State finds 1st probable case of CWD in wild deer

Published 2:39 pm Friday, January 21, 2011

MINNEAPOLIS — Minnesota wildlife officials have found the state’s first probable case of chronic wasting disease in a wild deer, which was shot near the southeastern town of Pine Island, the Department of Natural Resources announced Friday.

It was one of 524 deer tested during the fall hunting season in the Pine Island area, northwest of Rochester, the DNR said. The agency expects to get confirmation from the National Veterinary Services Laboratory in Ames, Iowa, next week but is already moving ahead with a response plan developed several years ago.

Officials said there’s no evidence that CWD can spread to humans, nor is it known to affect livestock such as cattle. But the disease is fatal to deer, elk and moose, and experts recommend against eating meat from an infected animal.

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Lou Cornicelli, the DNR’s big game coordinator, said they hope it’s an isolated case and that a fast response can stop it from spreading through the state’s deer herd.

Still, DNR Commissioner Tom Landwehr said the discovery has “serious implications.” He noted that Minnesota has nearly half a million deer hunters, and that deer hunting has a large impact on the state’s economy.

Researchers don’t know exactly how CWD is spread, though they think it passes from animal to animal through feces, urine or saliva, and that deer can catch it from contaminated soil. It’s caused by abnormal proteins called prions, not bacteria or viruses.

The disease causes brain degeneration and is always fatal. Symptoms can include a drooping head or ears, poor physical condition, tremors and stumbling. The hunter told DNR officials his deer seemed thin but that it behaved normally.

Cornicelli said the DNR will soon conduct aerial surveys to determine the deer population in the Pine Island area, designate a CWD management zone, get more samples from other deer in the area and ban the feeding of wild deer in the zone.

Officials said they need more data before they decide whether to reduce the deer population in the area. To get the samples, the DNR may conduct a special public hunt this winter, issue permits to landowners or use sharpshooters. One complication is that nearly all the land in the area is privately owned, and the DNR has no authority to go on private land without the owner’s permission.

There are 12 deer or elk farms within a 10-mile radius of where the affected deer was shot, said Paul Anderson, assistant director of the Board of Animal Health. The board will temporarily stop the movement of deer and elk off those farms until the owners can convince the board they’ve put up adequate fencing to keep their herds separated from wild deer.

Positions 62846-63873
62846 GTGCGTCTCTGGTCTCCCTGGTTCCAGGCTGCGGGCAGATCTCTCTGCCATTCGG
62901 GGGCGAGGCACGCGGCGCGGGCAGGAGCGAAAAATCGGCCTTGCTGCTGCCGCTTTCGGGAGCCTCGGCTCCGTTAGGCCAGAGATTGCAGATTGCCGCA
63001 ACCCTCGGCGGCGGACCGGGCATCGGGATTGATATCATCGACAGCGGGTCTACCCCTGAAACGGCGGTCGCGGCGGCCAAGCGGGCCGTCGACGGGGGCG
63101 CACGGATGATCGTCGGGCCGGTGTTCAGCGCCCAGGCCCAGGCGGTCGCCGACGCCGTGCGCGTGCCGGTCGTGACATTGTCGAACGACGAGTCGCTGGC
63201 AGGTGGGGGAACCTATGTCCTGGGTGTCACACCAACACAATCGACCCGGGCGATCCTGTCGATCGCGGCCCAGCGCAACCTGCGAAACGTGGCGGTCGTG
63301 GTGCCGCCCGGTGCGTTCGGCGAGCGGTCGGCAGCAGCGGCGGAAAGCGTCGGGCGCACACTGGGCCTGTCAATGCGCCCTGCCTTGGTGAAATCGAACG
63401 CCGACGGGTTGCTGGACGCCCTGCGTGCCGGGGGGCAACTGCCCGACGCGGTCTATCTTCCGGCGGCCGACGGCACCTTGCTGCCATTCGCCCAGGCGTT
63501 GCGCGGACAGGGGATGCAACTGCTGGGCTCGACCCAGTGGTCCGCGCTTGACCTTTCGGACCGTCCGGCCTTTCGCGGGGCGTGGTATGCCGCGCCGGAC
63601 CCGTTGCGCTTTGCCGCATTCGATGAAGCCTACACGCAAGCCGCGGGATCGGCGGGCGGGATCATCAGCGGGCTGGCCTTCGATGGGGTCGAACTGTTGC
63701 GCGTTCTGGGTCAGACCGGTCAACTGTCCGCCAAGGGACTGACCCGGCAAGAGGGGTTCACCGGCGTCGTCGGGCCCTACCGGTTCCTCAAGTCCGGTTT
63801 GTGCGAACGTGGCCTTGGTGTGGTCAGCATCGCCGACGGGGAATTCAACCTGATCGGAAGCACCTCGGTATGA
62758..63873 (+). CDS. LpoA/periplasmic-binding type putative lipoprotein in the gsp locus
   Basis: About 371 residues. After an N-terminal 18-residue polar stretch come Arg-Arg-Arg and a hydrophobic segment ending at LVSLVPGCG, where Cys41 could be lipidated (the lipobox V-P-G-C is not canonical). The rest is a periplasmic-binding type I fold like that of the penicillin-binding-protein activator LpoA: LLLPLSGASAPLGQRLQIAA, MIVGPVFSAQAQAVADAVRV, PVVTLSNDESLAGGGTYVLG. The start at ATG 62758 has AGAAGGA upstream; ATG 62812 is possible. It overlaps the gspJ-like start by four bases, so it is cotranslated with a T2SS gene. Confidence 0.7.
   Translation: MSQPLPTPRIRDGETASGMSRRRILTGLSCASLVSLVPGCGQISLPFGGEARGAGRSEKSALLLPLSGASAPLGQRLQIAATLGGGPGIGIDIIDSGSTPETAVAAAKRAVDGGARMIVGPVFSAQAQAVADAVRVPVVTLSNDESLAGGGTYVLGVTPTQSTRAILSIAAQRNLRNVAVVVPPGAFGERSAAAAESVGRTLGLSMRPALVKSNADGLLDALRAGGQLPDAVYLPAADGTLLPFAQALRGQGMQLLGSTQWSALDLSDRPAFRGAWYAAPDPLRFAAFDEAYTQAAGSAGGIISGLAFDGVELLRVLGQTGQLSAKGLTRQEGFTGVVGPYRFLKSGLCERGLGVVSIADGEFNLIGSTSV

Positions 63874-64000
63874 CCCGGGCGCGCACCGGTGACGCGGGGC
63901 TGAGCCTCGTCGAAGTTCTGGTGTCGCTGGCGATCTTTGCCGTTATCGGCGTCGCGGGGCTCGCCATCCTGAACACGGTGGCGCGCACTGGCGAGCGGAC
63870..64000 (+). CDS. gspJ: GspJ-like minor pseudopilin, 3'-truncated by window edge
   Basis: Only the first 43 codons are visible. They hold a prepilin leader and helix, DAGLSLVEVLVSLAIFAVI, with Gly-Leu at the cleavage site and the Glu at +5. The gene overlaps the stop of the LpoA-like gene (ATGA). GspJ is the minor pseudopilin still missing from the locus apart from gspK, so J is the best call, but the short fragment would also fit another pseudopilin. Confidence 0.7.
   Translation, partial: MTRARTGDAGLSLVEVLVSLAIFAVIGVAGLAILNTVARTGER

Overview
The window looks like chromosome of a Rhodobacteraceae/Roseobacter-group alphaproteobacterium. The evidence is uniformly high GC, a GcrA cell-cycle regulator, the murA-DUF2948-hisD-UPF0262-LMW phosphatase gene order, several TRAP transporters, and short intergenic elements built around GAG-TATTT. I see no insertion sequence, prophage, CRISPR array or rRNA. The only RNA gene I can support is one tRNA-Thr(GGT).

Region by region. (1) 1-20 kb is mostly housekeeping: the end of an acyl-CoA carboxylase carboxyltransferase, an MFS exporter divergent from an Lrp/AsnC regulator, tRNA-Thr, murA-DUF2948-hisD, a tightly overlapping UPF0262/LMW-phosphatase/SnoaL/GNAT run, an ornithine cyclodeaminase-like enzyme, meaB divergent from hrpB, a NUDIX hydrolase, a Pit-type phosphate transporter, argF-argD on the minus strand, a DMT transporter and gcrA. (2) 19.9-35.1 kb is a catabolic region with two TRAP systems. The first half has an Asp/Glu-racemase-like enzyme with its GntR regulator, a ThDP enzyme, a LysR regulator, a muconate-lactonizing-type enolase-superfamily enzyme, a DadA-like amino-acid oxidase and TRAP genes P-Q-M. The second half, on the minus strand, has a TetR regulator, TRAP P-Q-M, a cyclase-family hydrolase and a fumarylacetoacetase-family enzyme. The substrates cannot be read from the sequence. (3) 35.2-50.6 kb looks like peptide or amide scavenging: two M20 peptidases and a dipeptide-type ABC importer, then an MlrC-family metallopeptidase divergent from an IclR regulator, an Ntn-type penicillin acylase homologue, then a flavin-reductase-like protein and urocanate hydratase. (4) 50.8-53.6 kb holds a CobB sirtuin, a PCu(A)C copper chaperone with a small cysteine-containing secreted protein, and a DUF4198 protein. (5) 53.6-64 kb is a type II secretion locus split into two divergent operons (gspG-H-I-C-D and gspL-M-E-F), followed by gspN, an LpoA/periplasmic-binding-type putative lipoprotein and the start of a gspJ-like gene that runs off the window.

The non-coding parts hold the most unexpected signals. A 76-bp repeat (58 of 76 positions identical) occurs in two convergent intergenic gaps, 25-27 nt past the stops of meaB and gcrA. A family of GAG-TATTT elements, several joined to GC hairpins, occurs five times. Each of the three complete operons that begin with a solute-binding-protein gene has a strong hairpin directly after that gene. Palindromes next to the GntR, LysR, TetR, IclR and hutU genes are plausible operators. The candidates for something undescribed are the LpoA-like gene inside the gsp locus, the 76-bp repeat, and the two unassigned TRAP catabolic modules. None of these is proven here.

The infected doe was shot by an archer in late November about 3 miles from where the disease was detected in a captive elk herd near Pine Island in 2008, but Cornicelli said there’s no way to tell if there’s any connection. That herd was destroyed, and the high fences around the property remain up under an agreement between the landowners and the DNR.

Anderson said a few deer have gotten into that enclosure, probably when a gate was accidentally left open, but to his knowledge all were killed. He said test results were pending on three deer shot inside the fence in the last week or two.

There’s also a small cattle herd on the property that’s not considered at risk, Anderson said.

CWD was first detected in Minnesota in 2002 on an elk farm near Aitkin, but tests on more than 32,000 hunter-harvested deer, moose and elk across the state since then have turned up no probable cases in the wild until now.

The disease has been present in a large part of Wisconsin for many years, but the DNR found no cases in 500 samples taken along the Minnesota-Wisconsin border in 2008 or in 2,685 samples in southeastern Minnesota in 2009. Wisconsin’s CWD management zone is about 50 miles from the Minnesota border, but the closest confirmed case there was shot about 150 miles from the probable case here, Cornicelli said.

The hunter who took the deer prefers to remain anonymous, said Ed Boggess, acting director of the DNR’s Fish and Wildlife Division, who also said very little of the meat has been eaten.